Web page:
7. Boost Immunity—Studies show that, first, beach swimming increases white blood cell count over time. The theory is that the cold seawater acts as a mild stressor, like a workout for your immune system. Second, like breathing in beach mist, iodine enters your skin’s pores from seawater while swimming, further strengthening your immune system via enhanced thyroid regulation.
  8. Lose Weight—Cool-water workouts can burn twice the calories of warmer pool swims, because you burn energy to keep warm.
  9. Feel Sexier—Routinely exposing yourself to cold seawater increases testosterone levels in men and estrogen levels in women. Your libido will increase, your fertility will improve, and you’ll feel better all over.

Couple your much-needed beach getaway with our Bucket List of Bliss yoga retreat with Cher Aslor to maximize your relaxation & rejuvenation. Sign up today!

Many people resolve to lose weight every year, starting January 1st. You’ve heard it – “New year, new me!” Unfortunately, studies show that a mere 8% of people stick to their new year resolutions, with new year diets lasting only about two months. We have a few tips to help you with your weight loss resolution (or if you just want to get healthy, or exercise more, or whatever!) in 2017.

  1. Make specific goals: Have you heard of SMART goals? Make goals specific, measurable, accountable, realistic, and timely. Yoga is perfect for SMART goals. You can pick a specific pose you want to be able to do (measurable, of course, by actually doing it), share your goal with your yoga instructor who can keep you accountable (and can agree that this is a realistic goal for you), and pick a deadline for being able to do the pose. You will have to work hard every day to work up achieving your goal, and can pick a new and more difficult pose every month – keeping you working all year.
  2. Be patient: Many people give up on their journey to health or a lower weight because they want instant gratification. Unfortunately, it just doesn’t work like that. Use the non-exercise aspects of yoga – breathing, meditation, mindfulness – to stay present and grounded and remind yourself that achieving your goals will take time and dedication.
  1. Share your goals: Letting people in on your goals will help keep you accountable. Tell your friends, family, and most importantly your yoga classmates and instructor that you have set out a definite timeline of achievable yoga poses, and that you will be working all year to make it to those deadlines. You might be surprised at how many people remember and remind you to stay on track. Fitness, health, and weight loss don’t have to be done alone.

Even better, share a yoga experience of a lifetime with your friends at a yoga retreat in Nicaragua.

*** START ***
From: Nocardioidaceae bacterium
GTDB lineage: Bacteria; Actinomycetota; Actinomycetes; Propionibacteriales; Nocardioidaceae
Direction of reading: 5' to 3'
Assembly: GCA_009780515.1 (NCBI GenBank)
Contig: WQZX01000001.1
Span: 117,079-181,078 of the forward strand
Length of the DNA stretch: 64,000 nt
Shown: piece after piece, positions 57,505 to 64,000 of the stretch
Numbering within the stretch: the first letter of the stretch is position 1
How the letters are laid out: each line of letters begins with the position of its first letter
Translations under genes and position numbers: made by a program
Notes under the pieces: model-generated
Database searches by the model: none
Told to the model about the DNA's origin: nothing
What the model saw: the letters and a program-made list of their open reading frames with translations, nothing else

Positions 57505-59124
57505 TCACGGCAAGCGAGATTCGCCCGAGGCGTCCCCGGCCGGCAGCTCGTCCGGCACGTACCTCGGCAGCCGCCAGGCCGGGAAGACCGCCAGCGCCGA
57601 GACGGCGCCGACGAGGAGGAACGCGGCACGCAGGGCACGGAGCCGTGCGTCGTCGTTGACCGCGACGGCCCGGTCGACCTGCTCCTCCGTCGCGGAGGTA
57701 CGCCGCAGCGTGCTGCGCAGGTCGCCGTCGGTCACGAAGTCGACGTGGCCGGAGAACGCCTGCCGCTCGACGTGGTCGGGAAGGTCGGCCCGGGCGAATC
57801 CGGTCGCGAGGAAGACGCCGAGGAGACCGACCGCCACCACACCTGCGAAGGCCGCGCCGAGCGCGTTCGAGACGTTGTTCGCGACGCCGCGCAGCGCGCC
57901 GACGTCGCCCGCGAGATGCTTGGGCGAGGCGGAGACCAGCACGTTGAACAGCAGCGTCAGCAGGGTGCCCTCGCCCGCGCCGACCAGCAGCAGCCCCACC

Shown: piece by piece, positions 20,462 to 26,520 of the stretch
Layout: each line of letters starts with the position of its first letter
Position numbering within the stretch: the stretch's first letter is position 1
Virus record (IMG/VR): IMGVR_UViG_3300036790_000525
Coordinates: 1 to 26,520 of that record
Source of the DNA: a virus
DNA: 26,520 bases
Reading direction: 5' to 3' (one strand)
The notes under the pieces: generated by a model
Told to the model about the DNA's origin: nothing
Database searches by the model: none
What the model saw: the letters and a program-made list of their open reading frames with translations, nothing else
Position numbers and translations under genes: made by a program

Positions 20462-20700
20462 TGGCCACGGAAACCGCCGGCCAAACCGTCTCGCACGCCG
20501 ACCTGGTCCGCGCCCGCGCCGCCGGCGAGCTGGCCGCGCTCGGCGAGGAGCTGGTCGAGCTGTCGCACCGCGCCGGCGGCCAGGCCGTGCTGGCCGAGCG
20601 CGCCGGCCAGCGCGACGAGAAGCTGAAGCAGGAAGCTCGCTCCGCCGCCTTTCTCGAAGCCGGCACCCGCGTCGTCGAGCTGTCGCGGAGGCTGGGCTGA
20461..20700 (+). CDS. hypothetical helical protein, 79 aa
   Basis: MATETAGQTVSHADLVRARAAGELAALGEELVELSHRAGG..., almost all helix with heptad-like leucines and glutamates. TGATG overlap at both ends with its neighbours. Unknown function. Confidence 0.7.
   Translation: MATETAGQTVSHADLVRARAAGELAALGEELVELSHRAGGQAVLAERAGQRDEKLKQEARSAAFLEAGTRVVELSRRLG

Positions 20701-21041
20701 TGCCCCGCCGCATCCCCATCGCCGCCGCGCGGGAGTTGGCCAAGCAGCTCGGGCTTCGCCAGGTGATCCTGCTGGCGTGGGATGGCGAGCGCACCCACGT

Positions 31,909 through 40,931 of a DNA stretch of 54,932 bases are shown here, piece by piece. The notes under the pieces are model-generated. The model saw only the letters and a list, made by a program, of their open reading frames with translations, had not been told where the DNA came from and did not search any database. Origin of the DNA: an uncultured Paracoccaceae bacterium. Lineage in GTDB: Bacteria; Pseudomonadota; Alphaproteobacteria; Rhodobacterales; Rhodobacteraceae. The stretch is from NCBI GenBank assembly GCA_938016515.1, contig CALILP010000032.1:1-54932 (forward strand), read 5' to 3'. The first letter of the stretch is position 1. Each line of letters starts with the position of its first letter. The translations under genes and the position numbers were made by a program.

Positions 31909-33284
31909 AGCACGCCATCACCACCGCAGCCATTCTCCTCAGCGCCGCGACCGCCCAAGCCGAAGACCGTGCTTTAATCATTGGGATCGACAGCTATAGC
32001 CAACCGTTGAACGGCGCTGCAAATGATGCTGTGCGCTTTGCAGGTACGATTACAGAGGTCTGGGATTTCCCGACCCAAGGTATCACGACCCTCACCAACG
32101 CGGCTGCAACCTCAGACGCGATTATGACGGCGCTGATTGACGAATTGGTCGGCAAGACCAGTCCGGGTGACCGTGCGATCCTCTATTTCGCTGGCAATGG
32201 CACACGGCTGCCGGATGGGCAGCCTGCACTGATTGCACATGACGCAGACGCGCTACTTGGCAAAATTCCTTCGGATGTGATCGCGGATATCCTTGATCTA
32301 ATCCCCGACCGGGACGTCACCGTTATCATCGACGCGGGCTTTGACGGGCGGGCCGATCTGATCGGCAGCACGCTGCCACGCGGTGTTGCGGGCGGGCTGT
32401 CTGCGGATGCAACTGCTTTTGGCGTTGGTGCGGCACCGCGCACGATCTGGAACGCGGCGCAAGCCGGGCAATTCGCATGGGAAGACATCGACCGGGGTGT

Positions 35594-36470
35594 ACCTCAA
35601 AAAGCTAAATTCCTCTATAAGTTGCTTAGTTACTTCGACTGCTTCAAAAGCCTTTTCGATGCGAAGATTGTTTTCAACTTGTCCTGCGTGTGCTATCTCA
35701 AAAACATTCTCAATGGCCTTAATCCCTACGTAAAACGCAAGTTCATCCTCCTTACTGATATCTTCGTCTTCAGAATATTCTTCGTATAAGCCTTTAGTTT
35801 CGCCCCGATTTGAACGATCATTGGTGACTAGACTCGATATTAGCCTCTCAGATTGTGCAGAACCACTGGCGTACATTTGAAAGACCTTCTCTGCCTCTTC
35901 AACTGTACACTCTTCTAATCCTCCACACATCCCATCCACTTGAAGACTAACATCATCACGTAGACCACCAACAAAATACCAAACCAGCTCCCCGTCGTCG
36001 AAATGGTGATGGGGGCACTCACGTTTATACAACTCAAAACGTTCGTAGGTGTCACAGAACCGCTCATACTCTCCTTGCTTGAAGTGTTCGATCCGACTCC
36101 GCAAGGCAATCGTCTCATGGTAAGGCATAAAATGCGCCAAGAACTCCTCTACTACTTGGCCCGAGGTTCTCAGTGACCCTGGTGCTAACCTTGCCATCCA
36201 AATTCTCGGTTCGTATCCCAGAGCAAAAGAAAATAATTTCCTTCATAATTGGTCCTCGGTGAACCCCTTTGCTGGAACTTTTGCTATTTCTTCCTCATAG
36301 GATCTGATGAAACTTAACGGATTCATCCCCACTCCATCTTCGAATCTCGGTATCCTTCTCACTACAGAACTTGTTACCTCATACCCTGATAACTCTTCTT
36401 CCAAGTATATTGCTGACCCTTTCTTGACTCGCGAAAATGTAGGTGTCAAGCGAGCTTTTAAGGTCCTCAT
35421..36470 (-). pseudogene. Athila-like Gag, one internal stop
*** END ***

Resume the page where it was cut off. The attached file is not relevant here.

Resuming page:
1. Schedule it: This goes back to the “timely” aspect of SMART goals, and what better way to schedule work towards your goals than to sign up for yoga classes? You’ll have set times on set days that you have paid for and will want to stick to – especially if you’ve told all your friends and they call to ask where you are if you don’t go!
  1. Be resilient: Whether you get sidetracked by an injury or have a tough time keeping your schedule due to demands in other areas of your life, stick with it. Yoga can be done in short intervals every day, wherever you have time, which makes it a perfect activity for keeping up your weight loss or health goals all year. Just devote yourself to doing something every day, no matter how small.

Set yourself up to achieve your yoga goals this year by learning from and practicing with world class instructor Cher Aslor at her Bucket List of Bliss yoga retreat in Nicaragua.

Want to become an instructor rather than just practice? Join a Yoga Teacher Training right here in Nicaragua.

14 Yoga Poses to Revamp Your Vinyasa Routine

Once you start doing yoga, it doesn’t take long to get familiar with the basic poses. What was once intimidating is soon fun, and not only can you down dog with the best of them but you can even say “happy baby pose” without giggling. Eventually, you start to want more. Don’t get us wrong, you can always work on making your basic poses stronger, but there’s nothing wrong with wanting to push yourself a little bit.” (more…)

The editors of Travel & Leisure spilled their top travel resolutions – “whether it’s nailing the art of healthy travel, booking flights earlier to save cash, or snagging elite status from their favorite airlines.” These are our favorites, and ones we have resolved to do ourselves some day:

Get Outta the Country

“My priority for 2016 is to obtain a passport and take a maiden voyage out of the country. Not having many American cities left to visit on my bucket list, it’s time for me to venture out.” Mariah Tyler, Digital Photo Editor

Buy Tickets Early